A river humanised
New Zealand plans to legally declare its third largest river, the
AS KARNATAKA and Tamil Nadu battle over the Cauvery river, a groundbreaking development has taken place in New Zealand. The Pacific nation is set to legally declare its third largest river, the Whanganui, a person .
If the Te Awa Tupua (Whanganui River Claims Settlement) Bill is passed, it would grant the river legal personhood . As a result, for the first time, Maori tribes will be able to file lawsuits on the river's behalf if there are environmental violations. The tribes will neither own the water nor any water rights will be created through the agreement. Their focus is on fulfilling community obligations and responsibilities towards the river. With the exception of Ecuador in South America, which granted rights to its natural ecosystems a few years ago, New Zealand's legislation may become the first in the world exclusively for river protection.
settlers on the island violated the Treaty of Waitangi signed in 1840 between Maori chiefs and the British Crown on how to live together in New Zealand. This bill is a part of the process of reconciliation with the Maori tribes undertaken by the New Zealand government, says Jacinta Ruru, professor at the University of Otago.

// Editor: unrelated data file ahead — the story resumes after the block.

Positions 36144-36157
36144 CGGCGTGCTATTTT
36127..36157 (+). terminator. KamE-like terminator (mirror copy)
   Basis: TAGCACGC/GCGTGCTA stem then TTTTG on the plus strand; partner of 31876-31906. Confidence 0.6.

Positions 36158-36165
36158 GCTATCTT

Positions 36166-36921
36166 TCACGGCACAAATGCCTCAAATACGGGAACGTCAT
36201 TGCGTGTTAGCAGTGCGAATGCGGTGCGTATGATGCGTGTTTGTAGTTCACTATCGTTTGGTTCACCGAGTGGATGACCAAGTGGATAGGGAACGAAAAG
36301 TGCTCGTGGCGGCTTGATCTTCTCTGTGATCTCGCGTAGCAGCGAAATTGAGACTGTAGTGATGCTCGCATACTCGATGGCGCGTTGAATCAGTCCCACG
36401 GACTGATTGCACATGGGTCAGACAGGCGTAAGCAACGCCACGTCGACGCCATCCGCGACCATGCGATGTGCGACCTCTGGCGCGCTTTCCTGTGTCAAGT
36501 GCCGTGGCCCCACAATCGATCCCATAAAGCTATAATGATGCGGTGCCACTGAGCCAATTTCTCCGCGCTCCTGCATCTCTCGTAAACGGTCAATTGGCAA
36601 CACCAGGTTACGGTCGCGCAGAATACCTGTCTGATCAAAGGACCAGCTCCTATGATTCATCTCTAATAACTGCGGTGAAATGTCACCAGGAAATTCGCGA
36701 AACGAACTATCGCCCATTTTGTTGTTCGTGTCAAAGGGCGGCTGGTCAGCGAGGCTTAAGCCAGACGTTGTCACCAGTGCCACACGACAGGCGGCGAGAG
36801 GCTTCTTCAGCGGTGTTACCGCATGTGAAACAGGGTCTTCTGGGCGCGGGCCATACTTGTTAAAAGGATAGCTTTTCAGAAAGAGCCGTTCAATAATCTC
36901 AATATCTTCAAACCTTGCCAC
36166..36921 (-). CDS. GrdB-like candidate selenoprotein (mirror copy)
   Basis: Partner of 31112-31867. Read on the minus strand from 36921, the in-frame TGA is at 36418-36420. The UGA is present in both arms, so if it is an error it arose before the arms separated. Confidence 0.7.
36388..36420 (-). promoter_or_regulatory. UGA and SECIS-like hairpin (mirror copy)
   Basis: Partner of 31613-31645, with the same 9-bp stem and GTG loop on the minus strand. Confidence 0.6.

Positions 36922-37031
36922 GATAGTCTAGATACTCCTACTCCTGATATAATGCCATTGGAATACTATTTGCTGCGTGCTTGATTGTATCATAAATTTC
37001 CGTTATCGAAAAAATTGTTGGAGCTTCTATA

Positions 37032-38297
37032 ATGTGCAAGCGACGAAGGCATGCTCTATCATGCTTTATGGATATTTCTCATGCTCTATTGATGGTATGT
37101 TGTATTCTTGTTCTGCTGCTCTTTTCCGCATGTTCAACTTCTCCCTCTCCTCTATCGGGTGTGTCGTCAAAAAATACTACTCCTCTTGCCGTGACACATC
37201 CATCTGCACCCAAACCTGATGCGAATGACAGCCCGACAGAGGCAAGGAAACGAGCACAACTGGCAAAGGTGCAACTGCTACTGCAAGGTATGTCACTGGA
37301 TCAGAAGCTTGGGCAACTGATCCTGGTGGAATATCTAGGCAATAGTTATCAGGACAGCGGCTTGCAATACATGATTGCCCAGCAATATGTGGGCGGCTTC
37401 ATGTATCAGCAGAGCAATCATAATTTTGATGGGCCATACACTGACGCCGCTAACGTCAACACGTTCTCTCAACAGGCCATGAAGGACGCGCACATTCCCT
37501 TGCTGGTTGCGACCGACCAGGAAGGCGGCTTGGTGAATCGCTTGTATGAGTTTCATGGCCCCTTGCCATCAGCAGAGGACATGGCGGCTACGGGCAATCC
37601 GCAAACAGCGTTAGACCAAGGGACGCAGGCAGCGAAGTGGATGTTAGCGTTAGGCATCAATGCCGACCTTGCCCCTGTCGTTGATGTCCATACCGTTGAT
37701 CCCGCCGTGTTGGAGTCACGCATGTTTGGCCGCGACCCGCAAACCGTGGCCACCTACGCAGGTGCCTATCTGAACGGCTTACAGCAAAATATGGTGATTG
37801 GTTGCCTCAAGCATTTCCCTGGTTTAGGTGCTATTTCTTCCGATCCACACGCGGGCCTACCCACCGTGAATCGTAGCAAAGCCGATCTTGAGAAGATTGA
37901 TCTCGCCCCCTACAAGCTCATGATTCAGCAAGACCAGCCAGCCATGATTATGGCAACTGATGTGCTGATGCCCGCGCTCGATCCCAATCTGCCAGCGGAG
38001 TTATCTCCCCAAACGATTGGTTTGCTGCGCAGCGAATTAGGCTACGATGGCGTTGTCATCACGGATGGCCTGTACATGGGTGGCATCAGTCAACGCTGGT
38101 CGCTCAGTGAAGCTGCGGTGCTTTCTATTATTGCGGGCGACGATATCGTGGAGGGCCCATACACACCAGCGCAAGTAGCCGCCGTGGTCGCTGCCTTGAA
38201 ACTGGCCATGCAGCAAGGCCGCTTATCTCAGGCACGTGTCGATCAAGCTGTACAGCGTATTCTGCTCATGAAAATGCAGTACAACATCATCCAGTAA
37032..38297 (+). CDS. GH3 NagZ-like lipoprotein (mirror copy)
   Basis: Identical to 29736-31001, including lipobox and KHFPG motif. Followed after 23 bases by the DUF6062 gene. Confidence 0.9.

The Whanganui river is New Zealand's longest navigable river. For centuries, Maoris drank from its streams, survived on its resources and revered it as their spiritual home. From 1887, steam-boat services destroyed fish and eel populations. Dredging in the riverbed became a concern. Today, there are hardly any freshwater fisheries remaining in the river.
From the 1870s till the present, tribes living around the Whanganui have sought justice for their claims and protection of the river. Their appeals finally reached a conclusion on August 30, 2012, when the Maori tribes and the Crown signed a preliminary agreement, which recorded the key elements of the agreed Te Awa Tupua framework for the Whanganui river.
This small indigenous population of New Zealand may have some traditional answers on how to manage our rivers without conflict. Western concepts of legal ownership emphasise individual and exclusive ownership. Maori, on the other hand, emphasise rights and responsibilities in a more collective manner to use and care for natural resources, explains Ruru.